[Haskell-cafe] Why Haskell is beautiful to the novice

M Farkas-Dyck strake888 at gmail.com
Tue Sep 1 06:13:15 UTC 2015

On 31/08/2015 at 13:28:00 +1200, Richard A. O'Keefe wrote:
> On 29/08/2015, at 4:17 pm, M Farkas-Dyck <strake888 at gmail.com> wrote:
> > 
> > Actually we ought to start with semiconductor physics, VLSI
> > fabrication, and such.
> > cuz that's how current computers work.
> I did start a computer architecture lecture once
> with a 10 minute explanation of what a field effect
> transistor does.  The physicist in me was only partly
> appeased by the consideration that this was all the
> students were _ever_ going to be told about what was
> really going on underneath.  Some of the students
> thanked me for it.  Some,  didn't.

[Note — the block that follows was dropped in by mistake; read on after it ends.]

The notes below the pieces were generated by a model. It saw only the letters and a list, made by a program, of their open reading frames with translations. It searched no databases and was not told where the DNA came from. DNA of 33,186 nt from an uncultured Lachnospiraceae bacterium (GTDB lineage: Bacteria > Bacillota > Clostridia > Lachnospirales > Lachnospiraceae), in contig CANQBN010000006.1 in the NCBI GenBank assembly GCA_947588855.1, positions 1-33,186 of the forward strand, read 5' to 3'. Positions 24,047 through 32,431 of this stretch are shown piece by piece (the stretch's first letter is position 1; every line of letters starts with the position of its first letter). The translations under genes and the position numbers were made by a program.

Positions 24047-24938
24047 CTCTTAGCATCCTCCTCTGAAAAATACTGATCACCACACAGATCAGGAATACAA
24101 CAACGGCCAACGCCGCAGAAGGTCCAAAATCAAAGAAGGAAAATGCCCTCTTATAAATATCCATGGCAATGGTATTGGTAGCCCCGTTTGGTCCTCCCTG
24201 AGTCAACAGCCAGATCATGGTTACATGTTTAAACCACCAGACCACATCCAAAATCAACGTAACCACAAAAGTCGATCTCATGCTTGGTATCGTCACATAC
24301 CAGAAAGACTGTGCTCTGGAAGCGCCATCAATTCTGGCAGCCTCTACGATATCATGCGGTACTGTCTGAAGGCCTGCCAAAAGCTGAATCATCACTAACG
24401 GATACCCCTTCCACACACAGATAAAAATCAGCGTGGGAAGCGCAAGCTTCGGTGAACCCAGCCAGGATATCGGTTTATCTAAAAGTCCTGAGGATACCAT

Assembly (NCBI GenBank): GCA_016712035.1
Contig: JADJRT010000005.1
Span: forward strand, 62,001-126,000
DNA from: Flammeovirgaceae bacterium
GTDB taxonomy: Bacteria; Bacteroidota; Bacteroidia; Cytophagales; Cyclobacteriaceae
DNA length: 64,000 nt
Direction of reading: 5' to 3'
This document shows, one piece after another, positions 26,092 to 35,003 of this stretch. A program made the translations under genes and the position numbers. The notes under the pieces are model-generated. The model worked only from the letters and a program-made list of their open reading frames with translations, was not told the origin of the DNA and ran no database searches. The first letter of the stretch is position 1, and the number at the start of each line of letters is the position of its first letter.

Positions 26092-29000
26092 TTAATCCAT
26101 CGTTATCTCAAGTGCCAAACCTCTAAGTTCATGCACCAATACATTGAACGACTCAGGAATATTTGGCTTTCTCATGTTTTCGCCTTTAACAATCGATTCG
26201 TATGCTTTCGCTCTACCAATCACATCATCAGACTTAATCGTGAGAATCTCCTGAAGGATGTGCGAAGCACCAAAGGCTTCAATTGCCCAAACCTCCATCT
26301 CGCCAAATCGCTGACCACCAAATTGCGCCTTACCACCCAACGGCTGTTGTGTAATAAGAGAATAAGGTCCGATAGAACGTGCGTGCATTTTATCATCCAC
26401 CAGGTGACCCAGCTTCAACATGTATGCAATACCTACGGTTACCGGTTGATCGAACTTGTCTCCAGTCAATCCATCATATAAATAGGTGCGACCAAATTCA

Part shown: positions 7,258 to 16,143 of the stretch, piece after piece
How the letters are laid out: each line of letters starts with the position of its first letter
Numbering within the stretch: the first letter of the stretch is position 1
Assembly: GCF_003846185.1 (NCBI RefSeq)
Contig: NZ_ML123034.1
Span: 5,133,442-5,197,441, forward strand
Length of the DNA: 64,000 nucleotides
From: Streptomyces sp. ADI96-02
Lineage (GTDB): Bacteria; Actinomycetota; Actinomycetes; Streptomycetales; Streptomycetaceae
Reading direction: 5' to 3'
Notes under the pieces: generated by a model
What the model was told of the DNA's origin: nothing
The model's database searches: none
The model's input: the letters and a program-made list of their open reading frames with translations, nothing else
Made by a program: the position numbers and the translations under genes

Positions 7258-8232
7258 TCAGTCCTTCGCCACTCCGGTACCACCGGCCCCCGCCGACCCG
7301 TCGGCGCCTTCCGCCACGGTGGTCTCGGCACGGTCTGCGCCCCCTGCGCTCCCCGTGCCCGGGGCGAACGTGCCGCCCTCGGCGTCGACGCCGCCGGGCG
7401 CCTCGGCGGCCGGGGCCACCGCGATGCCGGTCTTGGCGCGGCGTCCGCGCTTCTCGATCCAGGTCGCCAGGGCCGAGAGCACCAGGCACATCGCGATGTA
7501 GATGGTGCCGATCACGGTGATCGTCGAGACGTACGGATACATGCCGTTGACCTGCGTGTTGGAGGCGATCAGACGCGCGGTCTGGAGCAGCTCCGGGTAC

My comment was sarcastic actually. I mean we can teach computer science agnostic of particular implementations, at least to some degree.

Computer architecture, tho, is to my knowledge largely due to implementational constraints, so it seems quite appropriate to teach the foundational technologies at least briefly.

> As for Python, remember that the people who are praising
> Python as an initial language are probably comparing it
> with Java or C++.

I could compare Java and COBOL; it wouldn't make Java worthy.

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